Tired of watching Terms of Endearment with mom every Mother’s Day? Seen One True Thing one too many times? Why not try one of these other cinematic tributes to motherhood?
Despite being a totally manipulative tearjerker, this is still the benchmark for movies about maternal love and self-sacrifice, due entirely to Barbara Stanwyck’s knockout performance as the iconic title character. Stella is a lovely but unsophisticated young woman who tries desperately to live up to her classy husband (John Boles). She can’t, of course, and when she realizes she has become an embarrassment to her little daughter, she selflessly gives the girl up to hubby. How’s that for melodrama?
Alice Doesn’t Live Here Anymore
Ellen Burstyn plays a 35-year-old New Mexico woman setting out to make a new life for herself and her young son after the abrupt death of her husband. This early Martin Scorsese picture is one of the best movies ever made about modern motherhood and single parenting. Burstyn’s rapport with Alfred Lutter, who plays her precocious kid, is almost uncanny—they fight and joke as if they really were related. (Those of you who don’t know the film may remember its subsequent TV spinoff: Alice, aka Mel’s Diner.)
Some Mother’s Son
Get a double-dose of selfless motherly love with this Irish drama written by the team of Jim Sheridan and Terry George ( In the Name of the Father). Helen Mirren and Fionnula Flanagan play two Northern Ireland moms with sons in the IRA. When the sons are imprisoned and go on hunger strike, the moms have to make a decision: have their sons forcibly fed, or respect their wishes and let them die. Mirren is especially good as the mom who can’t help thinking that every man, including those her son killed, is “some mother’s son.”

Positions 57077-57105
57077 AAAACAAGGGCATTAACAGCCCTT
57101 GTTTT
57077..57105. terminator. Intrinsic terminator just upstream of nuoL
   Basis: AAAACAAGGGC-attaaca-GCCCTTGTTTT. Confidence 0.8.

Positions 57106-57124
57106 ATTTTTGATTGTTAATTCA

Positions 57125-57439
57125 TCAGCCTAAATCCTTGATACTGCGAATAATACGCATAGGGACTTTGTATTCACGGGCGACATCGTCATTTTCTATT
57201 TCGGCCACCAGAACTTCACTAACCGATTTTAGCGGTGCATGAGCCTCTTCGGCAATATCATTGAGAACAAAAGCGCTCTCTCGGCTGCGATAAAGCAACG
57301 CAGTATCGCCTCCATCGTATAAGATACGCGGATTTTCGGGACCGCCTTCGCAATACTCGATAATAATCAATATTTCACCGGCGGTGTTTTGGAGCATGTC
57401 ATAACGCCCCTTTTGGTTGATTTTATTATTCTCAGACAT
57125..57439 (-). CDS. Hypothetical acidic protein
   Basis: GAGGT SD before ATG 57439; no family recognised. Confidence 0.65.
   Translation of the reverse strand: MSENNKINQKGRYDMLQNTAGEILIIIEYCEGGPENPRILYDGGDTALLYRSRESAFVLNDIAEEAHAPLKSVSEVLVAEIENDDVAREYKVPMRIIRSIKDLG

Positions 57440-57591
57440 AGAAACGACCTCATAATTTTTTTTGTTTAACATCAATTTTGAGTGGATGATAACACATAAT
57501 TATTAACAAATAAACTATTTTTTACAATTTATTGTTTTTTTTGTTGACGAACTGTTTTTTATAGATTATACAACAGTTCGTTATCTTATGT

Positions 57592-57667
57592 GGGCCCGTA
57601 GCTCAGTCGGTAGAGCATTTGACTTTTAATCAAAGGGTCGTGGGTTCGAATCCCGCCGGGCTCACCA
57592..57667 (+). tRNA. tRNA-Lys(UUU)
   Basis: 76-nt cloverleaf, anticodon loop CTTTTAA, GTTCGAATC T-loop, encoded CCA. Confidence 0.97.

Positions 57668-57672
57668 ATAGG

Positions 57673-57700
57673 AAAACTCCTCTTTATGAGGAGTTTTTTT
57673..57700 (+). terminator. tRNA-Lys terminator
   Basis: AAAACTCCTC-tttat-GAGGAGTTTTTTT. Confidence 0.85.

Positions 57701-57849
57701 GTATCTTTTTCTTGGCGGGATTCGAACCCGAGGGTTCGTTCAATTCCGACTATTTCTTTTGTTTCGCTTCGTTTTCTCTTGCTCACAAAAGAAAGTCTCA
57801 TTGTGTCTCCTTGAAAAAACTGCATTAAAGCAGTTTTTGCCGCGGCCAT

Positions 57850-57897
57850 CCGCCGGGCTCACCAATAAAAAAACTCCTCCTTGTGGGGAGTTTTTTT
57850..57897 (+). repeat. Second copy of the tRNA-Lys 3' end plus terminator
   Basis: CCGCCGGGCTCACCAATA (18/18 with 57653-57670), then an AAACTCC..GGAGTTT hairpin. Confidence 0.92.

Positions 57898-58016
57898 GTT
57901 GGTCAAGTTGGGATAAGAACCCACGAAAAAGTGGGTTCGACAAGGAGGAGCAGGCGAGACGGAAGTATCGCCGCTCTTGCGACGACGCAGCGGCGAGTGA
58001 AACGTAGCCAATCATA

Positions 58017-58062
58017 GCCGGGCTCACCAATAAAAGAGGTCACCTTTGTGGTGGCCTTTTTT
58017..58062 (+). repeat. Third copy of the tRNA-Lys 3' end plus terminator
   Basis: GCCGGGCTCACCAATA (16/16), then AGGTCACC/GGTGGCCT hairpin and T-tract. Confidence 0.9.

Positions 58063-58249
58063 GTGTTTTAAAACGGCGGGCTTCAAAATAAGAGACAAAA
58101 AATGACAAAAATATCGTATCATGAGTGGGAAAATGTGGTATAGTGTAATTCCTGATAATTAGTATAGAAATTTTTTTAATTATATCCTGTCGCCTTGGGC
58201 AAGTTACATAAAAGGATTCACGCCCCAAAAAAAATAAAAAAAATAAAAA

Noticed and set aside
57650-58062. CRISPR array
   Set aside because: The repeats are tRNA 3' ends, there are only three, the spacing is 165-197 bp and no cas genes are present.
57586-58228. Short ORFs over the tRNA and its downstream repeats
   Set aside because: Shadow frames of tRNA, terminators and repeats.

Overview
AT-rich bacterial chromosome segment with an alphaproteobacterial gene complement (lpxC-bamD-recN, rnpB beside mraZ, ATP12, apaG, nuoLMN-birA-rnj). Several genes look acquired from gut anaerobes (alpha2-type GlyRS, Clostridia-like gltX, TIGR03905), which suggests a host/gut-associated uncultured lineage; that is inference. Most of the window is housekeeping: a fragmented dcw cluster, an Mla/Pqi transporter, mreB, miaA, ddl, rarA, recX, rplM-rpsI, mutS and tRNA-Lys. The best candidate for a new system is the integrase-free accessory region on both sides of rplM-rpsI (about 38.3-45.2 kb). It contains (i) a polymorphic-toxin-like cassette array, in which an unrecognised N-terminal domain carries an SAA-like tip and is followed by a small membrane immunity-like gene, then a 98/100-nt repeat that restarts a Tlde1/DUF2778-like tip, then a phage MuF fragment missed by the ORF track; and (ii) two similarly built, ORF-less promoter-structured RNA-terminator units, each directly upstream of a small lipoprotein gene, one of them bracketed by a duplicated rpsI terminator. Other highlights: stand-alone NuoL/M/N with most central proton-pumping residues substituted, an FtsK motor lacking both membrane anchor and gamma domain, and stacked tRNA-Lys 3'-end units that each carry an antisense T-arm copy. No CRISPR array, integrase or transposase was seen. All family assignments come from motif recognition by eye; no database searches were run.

The Deep End
Tilda Swinton plays maybe the most ferociously dedicated mom ever in this 2001 thriller. When her teenage son (Jonathan Tucker) starts a relationship with a scummy thirty-something nightclub owner (Josh Lucas), she tracks the guy down and demands he break it off. Later, when the guy turns up dead—it was an accident, but she thinks her son did it—she goes to increasingly criminal lengths to conceal the body and cover her son’s tracks. Ah, the things a mom will do for her kids…
Who knew that John Lennon had such a complicated upbringing? This biopic relates how the future Beatle (played by Aaron Taylor-Johnson) spent his teen years torn between two mothers: his wild, troubled biological mom (Ann-Marie Duff) and the responsible, stern aunt who raised him (Kristin Scott Thomas). This is the rare movie that doesn’t give short shrift to the role of parents in a teen’s life, and the central relationship between John and his aunt is supremely touching without ever turning soft or sentimental.